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Chinese lenders to pump $162bn of credit into property developers

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China’s largest lender is poised to extend more than $162 billion in credit to the country’s property developers as the Xi Jinping government pulls out of tight controls on leverage in the property sector that sparked the property crisis.

The Industrial and Commercial Bank of China (ICBC), China’s largest lender by assets, announced Thursday that it will extend credit lines totaling 655 billion yuan ($92 billion) to 12 developers. Other state-owned banks, including China Post Bank, this week We also launched new lending to the heavily indebted sector.

Lending is a key moment for China’s property sector, which drives more than a quarter of economic output. many of its companions.

“This move is unprecedented,” said Yan Yuejin, research director of the E-house China Research and Development Institute in Shanghai. Yang said the rare disclosure of loan details by Chinese commercial banks showed the authorities wanted to boost confidence.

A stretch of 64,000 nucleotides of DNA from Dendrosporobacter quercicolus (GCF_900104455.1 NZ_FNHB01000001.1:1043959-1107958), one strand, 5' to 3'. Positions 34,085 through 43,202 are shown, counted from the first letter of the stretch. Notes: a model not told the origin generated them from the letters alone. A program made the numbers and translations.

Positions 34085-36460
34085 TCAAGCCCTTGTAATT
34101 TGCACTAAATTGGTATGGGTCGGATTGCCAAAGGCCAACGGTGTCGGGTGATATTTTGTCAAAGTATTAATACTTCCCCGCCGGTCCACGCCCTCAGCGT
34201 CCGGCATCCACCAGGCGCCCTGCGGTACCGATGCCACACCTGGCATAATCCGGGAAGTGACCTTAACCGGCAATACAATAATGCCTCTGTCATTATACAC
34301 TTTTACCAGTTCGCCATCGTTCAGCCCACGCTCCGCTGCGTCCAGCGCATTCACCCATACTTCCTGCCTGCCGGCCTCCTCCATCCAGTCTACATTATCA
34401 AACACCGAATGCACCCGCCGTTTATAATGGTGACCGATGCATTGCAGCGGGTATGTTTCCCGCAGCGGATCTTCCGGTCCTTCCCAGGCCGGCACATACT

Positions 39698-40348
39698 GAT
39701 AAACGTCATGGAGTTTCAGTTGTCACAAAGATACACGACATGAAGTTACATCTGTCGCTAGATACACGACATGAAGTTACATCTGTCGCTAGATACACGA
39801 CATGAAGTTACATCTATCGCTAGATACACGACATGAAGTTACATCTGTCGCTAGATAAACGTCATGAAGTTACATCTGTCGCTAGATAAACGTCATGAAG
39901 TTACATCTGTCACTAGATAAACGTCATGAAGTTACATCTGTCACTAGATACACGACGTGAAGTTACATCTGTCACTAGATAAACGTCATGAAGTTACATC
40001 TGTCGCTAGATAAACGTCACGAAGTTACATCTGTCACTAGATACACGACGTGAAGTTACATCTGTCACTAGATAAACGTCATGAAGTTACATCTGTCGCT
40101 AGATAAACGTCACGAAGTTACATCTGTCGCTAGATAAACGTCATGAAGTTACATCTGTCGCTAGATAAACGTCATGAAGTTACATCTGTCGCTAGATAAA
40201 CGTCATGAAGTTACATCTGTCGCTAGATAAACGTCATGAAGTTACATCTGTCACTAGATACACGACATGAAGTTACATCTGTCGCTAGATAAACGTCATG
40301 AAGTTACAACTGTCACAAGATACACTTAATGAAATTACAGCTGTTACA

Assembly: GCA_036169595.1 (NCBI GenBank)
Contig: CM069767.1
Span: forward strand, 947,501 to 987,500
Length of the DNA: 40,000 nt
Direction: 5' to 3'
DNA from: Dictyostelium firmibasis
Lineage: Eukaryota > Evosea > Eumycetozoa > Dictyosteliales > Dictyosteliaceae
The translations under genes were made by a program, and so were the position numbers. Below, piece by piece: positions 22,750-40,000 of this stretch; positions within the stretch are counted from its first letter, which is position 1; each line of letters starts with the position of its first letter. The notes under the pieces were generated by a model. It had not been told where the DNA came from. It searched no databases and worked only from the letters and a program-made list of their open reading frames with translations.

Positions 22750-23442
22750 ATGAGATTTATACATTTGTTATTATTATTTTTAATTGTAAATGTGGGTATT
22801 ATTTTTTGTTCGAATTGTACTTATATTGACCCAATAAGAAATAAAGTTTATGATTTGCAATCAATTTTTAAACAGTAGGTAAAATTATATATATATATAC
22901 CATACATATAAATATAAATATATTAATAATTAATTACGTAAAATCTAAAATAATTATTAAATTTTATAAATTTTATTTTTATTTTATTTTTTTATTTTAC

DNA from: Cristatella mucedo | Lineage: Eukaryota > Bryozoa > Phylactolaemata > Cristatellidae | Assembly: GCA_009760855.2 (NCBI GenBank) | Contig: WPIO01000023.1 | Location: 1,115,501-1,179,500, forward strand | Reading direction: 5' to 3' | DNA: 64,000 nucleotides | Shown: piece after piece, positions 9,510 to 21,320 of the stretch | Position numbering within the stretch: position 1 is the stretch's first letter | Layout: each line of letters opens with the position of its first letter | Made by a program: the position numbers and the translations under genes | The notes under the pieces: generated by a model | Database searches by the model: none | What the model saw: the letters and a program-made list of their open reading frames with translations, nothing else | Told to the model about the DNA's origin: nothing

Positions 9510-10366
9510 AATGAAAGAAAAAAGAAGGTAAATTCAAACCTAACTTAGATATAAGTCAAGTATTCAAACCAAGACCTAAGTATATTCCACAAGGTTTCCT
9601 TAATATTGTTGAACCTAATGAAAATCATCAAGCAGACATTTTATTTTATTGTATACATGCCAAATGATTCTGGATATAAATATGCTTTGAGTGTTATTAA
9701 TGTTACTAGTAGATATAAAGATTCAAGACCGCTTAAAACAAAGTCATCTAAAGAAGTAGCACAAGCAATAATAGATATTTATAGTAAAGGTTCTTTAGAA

“While the supportive tone for the real estate sector is consistent with other measures deployed this year, the key pivot this time is in the direction of strong support for quality developers.”

A cash shortage last September at Evergrande, which has about $300 billion in debt, triggered a widespread slowdown as land and property sales plummeted nationwide. Industry-wide indicators continued to decline last month.

The new government line of credit is primarily aimed at developers who are considered stable and have avoided the worst of the crisis. Among them are Vanke, Gemdale, Greenland Holdings and Country Garden, China’s largest by sales.

Beijing has so far refrained from injecting large amounts of new capital into its property sector, instead focusing on completing thousands of housing projects that have been severely disrupted by the crisis.

ICBC said its financing would support “project development” and “merger and acquisition deals”, with the funds being used to consolidate assets still remaining on the balance sheets of struggling developers elsewhere. It suggests that there is a possibility that

The state bank loan follows last week’s aid package, widely interpreted as a turning point for the sector. A 16-point property rescue plan, which eases deadlines for bank debt maturities and bond issuances, was officially unveiled by the central bank on Wednesday.

CICC’s Zhang Yu and Li Hao said:

“In 2023, national home sales could grow by 2% year-on-year, but real estate investment is likely to recover at a slower pace than sales and remain flat or decline slightly year-on-year.

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